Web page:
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Wadel v. United States

July 9, 2010

JACK RUBEN WADEL, PLAINTIFF,
v.
UNITED STATES OF AMERICA (ERRONEOUSLY SUED AS SOCIAL SECURITY ADMINISTRATION), DEFENDANT.



The opinion of the court was delivered by: Hon. Michael M. Anello United States District Judge

ORDER GRANTING DEFENDANT'S MOTION TO DISMISS

[Doc. No. 5]

Before the Court is Defendant United States of America's motion to dismiss Plaintiff Jack Ruben Wadel's complaint.*fn1 [Doc. No. 5.] Plaintiff did not oppose Defendant's motion. The Court in its discretion under Civil Local Rule 7.1(d)(1) found Defendant's motion suitable for decision on the papers and without oral argument. [Doc. No. 7.] For the reasons set forth below, the Court GRANTS Defendant's motion to dismiss.

BACKGROUND

This action arises from events related to Plaintiff's state conviction for resisting an executive officer, and the resulting cessation of his social security benefits during his incarceration. On March 8, 2010, Plaintiff, proceeding pro se, filed a complaint in the San Diego Superior Court against the Social Security Administration, which appears to allege various tort and breach of contract claims. [Doc. No. 1, Exhibit 1.]

Although portions of the complaint are virtually incomprehensible, including Plaintiff's enumeration of his purported claims, the Court has discerned the following allegations. Plaintiff asserts the Social Security Administration ("SSA") is liable for breach of contract for its "failure to administer benifits [sic] & intentional infliction of punitive damages." [Doc. No. 1, p.5.]*fn2

According to Plaintiff, the SSA has wrongfully withheld his social security benefits of $800 per month for approximately twenty-one months, which caused his bank account balance to drop below zero, prohibited Plaintiff from paying his creditors, impacted his credit score, and caused Plaintiff to become homeless. [Id. at p.10.] Plaintiff seeks $16,800 in damages for unpaid social security benefits, plus interest at the rate of 55% and attorney's fees. [Id. at p.5.]

Plaintiff further alleges the SSA participated in "obstructions of justice" and "[o]ppression of [his] c[h]arater" by wrongfully producing his confidential medical records to the prosecution during his state criminal trial to prejudice him. [Id. at p.9-10.] Plaintiff asserts the SSA produced records that contained "alot [sic] of fiction and slander," for fraudulent purposes to enable the SSA to stop paying Plaintiff his monthly benefit check. [Id. at p.8.] Finally, Plaintiff alleges generally, that social security recipients such as himself receive "[u]nfair and unequal sentences," and are treated more "cruelly" than others in the prison system. [Id. at p.10.]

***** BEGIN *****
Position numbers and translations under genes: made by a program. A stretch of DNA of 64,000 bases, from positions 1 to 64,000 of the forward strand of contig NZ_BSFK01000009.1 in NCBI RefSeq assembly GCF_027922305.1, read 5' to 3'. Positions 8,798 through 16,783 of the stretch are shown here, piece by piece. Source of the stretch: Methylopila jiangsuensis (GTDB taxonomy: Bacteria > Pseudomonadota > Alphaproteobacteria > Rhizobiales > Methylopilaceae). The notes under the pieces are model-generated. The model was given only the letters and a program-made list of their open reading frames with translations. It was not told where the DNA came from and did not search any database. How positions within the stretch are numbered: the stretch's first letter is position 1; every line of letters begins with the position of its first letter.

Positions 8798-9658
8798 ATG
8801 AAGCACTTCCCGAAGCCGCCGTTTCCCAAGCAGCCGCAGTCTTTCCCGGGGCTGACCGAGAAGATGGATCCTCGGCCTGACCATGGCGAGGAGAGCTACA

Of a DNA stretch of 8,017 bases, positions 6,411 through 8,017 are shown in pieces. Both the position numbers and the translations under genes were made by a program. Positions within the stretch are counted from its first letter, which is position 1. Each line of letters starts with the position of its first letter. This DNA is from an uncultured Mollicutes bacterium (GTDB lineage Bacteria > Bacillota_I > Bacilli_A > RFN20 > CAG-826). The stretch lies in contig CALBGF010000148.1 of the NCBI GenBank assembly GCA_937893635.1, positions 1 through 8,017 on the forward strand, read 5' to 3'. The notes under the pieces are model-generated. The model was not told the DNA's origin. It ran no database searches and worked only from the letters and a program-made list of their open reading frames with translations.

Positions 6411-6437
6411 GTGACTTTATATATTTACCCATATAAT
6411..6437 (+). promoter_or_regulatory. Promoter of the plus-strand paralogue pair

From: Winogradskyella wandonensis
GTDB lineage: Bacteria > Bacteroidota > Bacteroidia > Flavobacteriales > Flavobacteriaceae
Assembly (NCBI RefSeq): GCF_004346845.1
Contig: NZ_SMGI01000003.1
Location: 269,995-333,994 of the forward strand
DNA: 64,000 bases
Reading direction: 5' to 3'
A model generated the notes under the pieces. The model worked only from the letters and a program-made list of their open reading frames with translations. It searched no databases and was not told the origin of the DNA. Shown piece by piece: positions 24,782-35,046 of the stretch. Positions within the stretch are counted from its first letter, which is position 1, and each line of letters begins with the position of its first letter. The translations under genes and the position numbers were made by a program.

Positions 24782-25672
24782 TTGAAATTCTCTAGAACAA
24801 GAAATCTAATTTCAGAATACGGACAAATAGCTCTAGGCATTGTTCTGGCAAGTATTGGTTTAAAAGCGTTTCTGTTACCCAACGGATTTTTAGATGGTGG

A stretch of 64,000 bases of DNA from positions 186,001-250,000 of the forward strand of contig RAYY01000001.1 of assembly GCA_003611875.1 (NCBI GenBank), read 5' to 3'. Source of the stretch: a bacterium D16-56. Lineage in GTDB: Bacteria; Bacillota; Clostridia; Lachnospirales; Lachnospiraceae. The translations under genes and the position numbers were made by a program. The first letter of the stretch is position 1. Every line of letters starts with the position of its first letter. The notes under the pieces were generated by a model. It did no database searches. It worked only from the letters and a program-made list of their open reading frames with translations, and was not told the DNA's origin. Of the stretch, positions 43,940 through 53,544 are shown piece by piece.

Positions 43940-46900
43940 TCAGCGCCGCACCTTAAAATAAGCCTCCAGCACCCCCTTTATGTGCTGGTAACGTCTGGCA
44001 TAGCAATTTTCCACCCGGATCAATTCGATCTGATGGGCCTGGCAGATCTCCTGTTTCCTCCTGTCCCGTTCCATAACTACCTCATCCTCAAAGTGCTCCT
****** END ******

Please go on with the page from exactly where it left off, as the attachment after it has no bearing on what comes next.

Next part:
Plaintiff attempted to serve Defendant with his complaint on or about March 10 or March 15, via first class mail. [Id. at p.15-17.] On April 12, 2010, Defendant removed the action to the Southern District of California. [Id. at p.1-2.] On June 11, 2010, Defendant moved to dismiss Plaintiff's complaint for lack of subject matter jurisdiction and failure to state a claim upon which relief may be granted. [Doc. No. 5.]

LEGAL STANDARD

A complaint survives a motion to dismiss if it contains "enough facts to state a claim to relief that is plausible on its face." Bell Atl. Corp. v. Twombly, 550 U.S. 544, 570 (2007). The court reviews the contents of the complaint, accepting all factual allegations as true, and drawing all reasonable inferences in favor of the nonmoving party. Knievel v. ESPN, 393 F.3d 1068, 1072 (9th Cir. 2005). When a plaintiff is proceeding pro se, the Court has a duty to liberally construe his pleadings. Resnick v. Hayes, 213 F.3d 443, 447 (9th Cir. 2000). In giving liberal interpretation to a pro se complaint, however, the court may not "supply essential elements of claims that were not initially pled." Ivey v. Board of Regents of the University of Alaska, 673 F.2d 266, 268 (9th Cir. 1982). It is improper for a court to assume "the [plaintiff] can prove facts that [he] has not alleged." Associated General Contractors of California, Inc. v. California State Council of Carpenters, 459 U.S. 519, 526 (1983). Similarly, notwithstanding the court's deference to plaintiff's allegations, the reviewing court need not accept "legal conclusions" as true. Ashcroft v. Iqbal, -- U.S. --, 129 S.Ct. 1937, 1949 (2009).

"When there are well-pleaded factual allegations, a court should assume their veracity and then determine whether they plausibly give rise to an entitlement to relief." Id.A claim has "facial plausibility when the plaintiff pleads factual content that allows the court to draw the reasonable inference that the defendant is liable for the misconduct alleged." Id. at 1949. "The plausibility standard is not akin to a 'probability requirement,' but it asks for more than a sheer possibility that a defendant has acted unlawfully." Id. "Where a complaint pleads facts that are 'merely consistent with' a defendant's liability, it 'stops short of the line between possibility and plausibility of entitlement to relief.'" Id. (citing Twombly, 550 U.S. at 557).

DISCUSSION

I. SOVEREIGN IMMUNITY &THE FEDERAL ...


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